procedures for measuring emissions, including testing and sampling 
methods, analytical techniques, and equipment specifications that 
differ from those specified in this part. Manufacturers and operators 
may request approval of alternative procedures by written request with 
supporting justification to the FAA Aircraft Certification Office and 
to the Designated EPA Program Officer. To be approved, one of the 
following conditions must be met:
    (1) The engine cannot be tested using the specified procedures; or
    (2) The alternative procedure is shown to be equivalent to, or more 
accurate or precise than, the specified procedure.
    (f) The following landing and takeoff (LTO) cycles apply for 
emissions testing and for calculating weighted LTO values:

                                        LTO Test Cycles and Time in Mode
----------------------------------------------------------------------------------------------------------------
                                                                        Class
                                   -----------------------------------------------------------------------------
               Mode                            TP                    TF, T3, T8                    TSS
                                   -----------------------------------------------------------------------------
                                     TIM (min)     % of rO     TIM (min)     % of rO     TIM (min)     % of rO
----------------------------------------------------------------------------------------------------------------
Taxi/idle.........................         26.0            7         26.0            7         26.0          5.8
Takeoff...........................          0.5          100          0.7          100          1.2          100
Climbout..........................          2.5           90          2.2           85          2.0           65
Descent...........................           NA           NA           NA           NA          1.2           15
Approach..........................          4.5           30          4.0           30          2.3           34
----------------------------------------------------------------------------------------------------------------

     (g) Engines comply with an applicable standard if the testing 
results show that the engine type certificate family's characteristic 
level does not exceed the numerical level of that standard, as 
described in the applicable appendix of Annex 16.
    (h) The system and procedure for sampling and measurement of 
gaseous emissions shall be as specified by in Appendices 2, 3, 4, 5 and 
6 to the International Civil Aviation Organization (ICAO) Annex 16, 
Environmental Protection, Volume II, Aircraft Engine Emissions, Third 
Edition, July 2008. This incorporation by reference was approved by the 
Director of the Federal Register in accordance with 5 U.S.C. 552(a) and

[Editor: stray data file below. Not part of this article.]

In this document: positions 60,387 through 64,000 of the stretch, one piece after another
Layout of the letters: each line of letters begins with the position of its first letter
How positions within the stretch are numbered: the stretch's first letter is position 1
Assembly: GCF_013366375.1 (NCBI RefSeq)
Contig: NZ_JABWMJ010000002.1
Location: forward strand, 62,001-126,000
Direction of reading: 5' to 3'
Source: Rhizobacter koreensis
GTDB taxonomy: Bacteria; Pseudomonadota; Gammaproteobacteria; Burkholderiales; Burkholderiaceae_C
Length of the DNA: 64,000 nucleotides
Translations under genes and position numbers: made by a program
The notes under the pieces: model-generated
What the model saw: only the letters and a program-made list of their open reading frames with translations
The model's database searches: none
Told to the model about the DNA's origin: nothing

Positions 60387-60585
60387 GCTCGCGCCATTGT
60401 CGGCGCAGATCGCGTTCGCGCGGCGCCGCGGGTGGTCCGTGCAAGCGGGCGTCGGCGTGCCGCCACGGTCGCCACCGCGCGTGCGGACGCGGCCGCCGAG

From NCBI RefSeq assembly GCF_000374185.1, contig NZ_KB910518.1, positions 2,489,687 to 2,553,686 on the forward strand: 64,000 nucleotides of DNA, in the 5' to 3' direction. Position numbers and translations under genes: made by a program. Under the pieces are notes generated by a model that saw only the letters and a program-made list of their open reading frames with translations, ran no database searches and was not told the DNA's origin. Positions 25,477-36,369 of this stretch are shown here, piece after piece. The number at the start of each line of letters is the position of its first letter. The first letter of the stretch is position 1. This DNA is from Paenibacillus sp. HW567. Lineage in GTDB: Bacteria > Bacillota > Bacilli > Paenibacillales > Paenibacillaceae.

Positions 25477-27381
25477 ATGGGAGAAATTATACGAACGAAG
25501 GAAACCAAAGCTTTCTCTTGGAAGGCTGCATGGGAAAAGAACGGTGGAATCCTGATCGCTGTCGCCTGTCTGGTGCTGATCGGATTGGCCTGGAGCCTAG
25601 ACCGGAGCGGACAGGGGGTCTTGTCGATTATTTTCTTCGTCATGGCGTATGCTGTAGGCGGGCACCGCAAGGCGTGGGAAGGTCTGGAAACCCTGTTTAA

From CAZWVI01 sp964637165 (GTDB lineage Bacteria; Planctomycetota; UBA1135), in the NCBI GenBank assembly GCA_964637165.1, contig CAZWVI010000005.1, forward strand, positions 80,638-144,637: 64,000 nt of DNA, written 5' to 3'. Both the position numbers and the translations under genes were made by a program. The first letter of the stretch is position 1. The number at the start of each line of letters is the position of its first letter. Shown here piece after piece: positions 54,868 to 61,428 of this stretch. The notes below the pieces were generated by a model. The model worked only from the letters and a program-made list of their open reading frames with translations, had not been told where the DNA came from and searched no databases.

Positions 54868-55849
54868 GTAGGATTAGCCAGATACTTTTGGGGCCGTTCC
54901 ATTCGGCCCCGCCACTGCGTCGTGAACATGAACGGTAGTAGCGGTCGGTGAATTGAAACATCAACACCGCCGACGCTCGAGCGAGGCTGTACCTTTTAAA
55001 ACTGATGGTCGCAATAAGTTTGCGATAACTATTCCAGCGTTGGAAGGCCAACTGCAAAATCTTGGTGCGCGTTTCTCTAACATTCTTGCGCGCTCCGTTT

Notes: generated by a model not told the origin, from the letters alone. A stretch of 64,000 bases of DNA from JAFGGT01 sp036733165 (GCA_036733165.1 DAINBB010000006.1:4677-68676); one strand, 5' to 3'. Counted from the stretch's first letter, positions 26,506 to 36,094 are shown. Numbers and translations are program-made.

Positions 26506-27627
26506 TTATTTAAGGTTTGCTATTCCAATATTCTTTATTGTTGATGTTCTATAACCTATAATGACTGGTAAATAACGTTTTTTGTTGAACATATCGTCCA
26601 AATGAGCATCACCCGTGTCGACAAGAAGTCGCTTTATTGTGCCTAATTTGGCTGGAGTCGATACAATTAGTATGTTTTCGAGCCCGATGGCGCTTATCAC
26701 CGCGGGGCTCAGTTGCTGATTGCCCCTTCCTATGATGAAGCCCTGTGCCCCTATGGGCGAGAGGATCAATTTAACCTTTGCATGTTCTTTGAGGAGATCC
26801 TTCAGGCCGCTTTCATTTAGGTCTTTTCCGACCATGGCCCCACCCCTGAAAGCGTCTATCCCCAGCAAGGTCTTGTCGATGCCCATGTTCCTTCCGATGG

1 CFR part 51. This document can be obtained from the ICAO, Document 
Sales Unit, 999 University Street, Montreal, Quebec H3C 5H7, Canada, 
phone +1 514-954-8022, or www.icao.int or sales@icao.int. Copies can be 
reviewed at the FAA New England Regional Office, 12 New

[[Page 76854]]

England Executive Park, Burlington, Massachusetts, 781-238-7101, or at 
the National Archives and Records Administration (NARA). For 
information on the availability of this material at NARA, call 202-741-
6030, or go to: http://www.archives.gov/federal_register/code_of_federal_regulations/ibr_locations.html.


Sec. Sec.  34.61-34.64  [Reserved]

0
13. Remove and reserve Sec. Sec.  34.61-34.64.


Sec.  34.71  [Reserved]

0
14. Remove and reserve Sec.  34.71.

Subpart H--[Removed]

0
15. Remove subpart H, consisting of Sec. Sec.  34.80 through 34.89.

PART 45--IDENTIFICATION AND REGISTRATION MARKING

0
16. The authority citation for part 45 continues to read as follows:

    Authority: 49 U.S.C. 106(g), 40103, 40113-40114, 44101-44105, 
44107-44111, 44504, 44701, 44708-44709, 44711-44713, 44725, 45302-
45303, 46104, 46304, 46306, 47122.

Subpart B--Identification of Aircraft and Related Products

0
17. In Sec.  45.13, revise paragraph (a)(7) introductory text and add 
paragraphs (a)(7)(iv) and (a)(7)(v) to read as follows:


Sec.  45.13  Identification data.

    (a) * * *
    (7) On or after January 1, 1984, for aircraft engines specified in 
part 34 of this chapter, the date of manufacture as defined in Sec.  
34.1 of this chapter, and a designation, approved by the FAA, that 
indicates compliance with the applicable exhaust emission provisions of 
part 34 of this chapter and 40 CFR part 87. Approved designations 
include COMPLY, EXEMPT, and NON-US, as appropriate. After December 31, 
2012, approved designations also include EXEMPT NEW, and EXCEPTED 
SPARE, as appropriate.
* * * * *
    (iv) The designation EXEMPT NEW indicates that the engine has been 
granted an exemption pursuant to the applicable provision of Sec.  
34.7(h) of this chapter; the designation must be noted in the permanent 
powerplant record that accompanies the engine from the time of its 
manufacture.
    (v) The designation EXCEPTED SPARE indicates that the engine has 
been excepted pursuant to the applicable provision of Sec.  34.9(b) of 
this chapter; the designation must be noted in the permanent powerplant 
record that accompanies the engine from the time of its manufacture.
* * * * *

    Issued in Washington, DC, on December 14, 2012.
Michael P. Huerta,
Acting Administrator.
[FR Doc. 2012-31109 Filed 12-28-12; 8:45 am]
BILLING CODE 4910-13-P